First we have the departure from behaviorist models of learning and understanding followed by the emergence of cognitive science and finally the rise of computer technology.

The authors refer to Papert’s belief that learning can take place in interaction with tools of construction. Papert also believed that learners construct knowledge as they make sense of the world around them.

This I believe to be very true. I still remember being young and trying to make sense of the world around me. Every time something became clear and understood I was able to quickly learn and identify it for future reference. What I find strange is how my ability to learn has changed. What I thought I learned and knew when I was 5 is not the same when I go back to it 30 years later. This always leads me to believe that I’m constantly making new sense of the world around me. Constructing new meaning even from prior knowledge.

The authors talk about Vygotsky’s belief that culture deeply affects learning. Vygotsky’s (ZPD) Zone of proximal development explored the idea of how learning happens collectively and in turn advances individual learning. We see this in the animal kingdom. A lioness will teach her cubs survival methods. Its with these tools that an older cub can fend for themselves.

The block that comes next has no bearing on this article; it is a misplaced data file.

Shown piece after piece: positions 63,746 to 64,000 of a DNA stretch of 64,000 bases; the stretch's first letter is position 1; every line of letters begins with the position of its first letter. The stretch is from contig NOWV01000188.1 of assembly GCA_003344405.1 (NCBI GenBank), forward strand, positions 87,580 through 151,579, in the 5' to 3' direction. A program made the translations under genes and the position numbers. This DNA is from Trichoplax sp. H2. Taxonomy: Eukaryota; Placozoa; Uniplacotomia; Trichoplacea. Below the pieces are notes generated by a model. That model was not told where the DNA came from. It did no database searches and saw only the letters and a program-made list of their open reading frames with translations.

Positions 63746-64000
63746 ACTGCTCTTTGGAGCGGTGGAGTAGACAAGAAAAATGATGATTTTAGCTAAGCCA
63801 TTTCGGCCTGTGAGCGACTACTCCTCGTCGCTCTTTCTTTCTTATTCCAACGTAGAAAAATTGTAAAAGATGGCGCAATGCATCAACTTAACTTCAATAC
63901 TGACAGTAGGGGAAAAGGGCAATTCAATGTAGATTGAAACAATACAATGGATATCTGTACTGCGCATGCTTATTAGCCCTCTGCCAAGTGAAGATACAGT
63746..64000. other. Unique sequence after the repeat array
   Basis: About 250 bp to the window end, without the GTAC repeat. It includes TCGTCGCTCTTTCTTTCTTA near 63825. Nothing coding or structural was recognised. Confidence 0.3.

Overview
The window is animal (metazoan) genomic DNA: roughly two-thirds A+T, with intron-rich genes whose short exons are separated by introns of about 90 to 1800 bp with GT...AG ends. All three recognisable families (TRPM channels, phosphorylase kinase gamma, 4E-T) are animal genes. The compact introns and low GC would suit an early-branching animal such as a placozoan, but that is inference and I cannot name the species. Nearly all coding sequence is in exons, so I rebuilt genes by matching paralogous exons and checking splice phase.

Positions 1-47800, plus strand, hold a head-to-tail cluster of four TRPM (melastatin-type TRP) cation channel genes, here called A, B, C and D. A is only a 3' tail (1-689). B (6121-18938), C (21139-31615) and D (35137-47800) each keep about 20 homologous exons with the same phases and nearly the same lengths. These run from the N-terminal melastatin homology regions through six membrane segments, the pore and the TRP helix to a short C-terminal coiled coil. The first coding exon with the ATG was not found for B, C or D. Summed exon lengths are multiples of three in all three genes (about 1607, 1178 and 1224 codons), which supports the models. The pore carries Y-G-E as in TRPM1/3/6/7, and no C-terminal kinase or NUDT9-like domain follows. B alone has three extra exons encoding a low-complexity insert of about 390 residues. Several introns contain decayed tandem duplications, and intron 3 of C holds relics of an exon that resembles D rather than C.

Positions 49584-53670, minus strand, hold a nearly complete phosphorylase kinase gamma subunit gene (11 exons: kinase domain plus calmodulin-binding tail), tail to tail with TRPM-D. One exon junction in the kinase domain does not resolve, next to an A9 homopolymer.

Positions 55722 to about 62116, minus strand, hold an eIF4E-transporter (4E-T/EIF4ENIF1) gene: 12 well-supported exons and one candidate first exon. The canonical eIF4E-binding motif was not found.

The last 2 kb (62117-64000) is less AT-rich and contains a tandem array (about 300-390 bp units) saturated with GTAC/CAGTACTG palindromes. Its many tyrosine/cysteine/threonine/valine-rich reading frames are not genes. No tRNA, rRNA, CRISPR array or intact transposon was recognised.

One learning science I am particularly drawn to is Situated Learning. Situated Learning believes that learning in a classroom transfers right back into the outside world and creates a new learning experience. For both environments to bridge conditions in the classroom have to reflect those in the outside world.

I had a teacher in high school ask us to bring lyrics to our favorite songs for analysis. We all brought in something from the “real world” and applied it to learning. This exercise helped us to understand each other’s taste in music as well as how particular words moved and inspired us as individuals. I found myself actively seeking out some of my classmates music at the record store later that week.

The authors reflect on the importance of learning sciences to instructional design. “For an instructional designer using learning science they can contribute to the knowledge base by documenting and reflecting on the design process, and using it as a means to collect information that can drive theory”

This approach at learning is critical at understanding how our field works. It also makes for good instructional design. Our field has changed drastically in the past 20 years. I can’t wait to be see where it will be in another 20 years time.


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Trends and Issues in Instructional Design and Technology – Robert A. Reiser, John Dempsey

Chapter 5 – Constructivism in Practical and Historical Context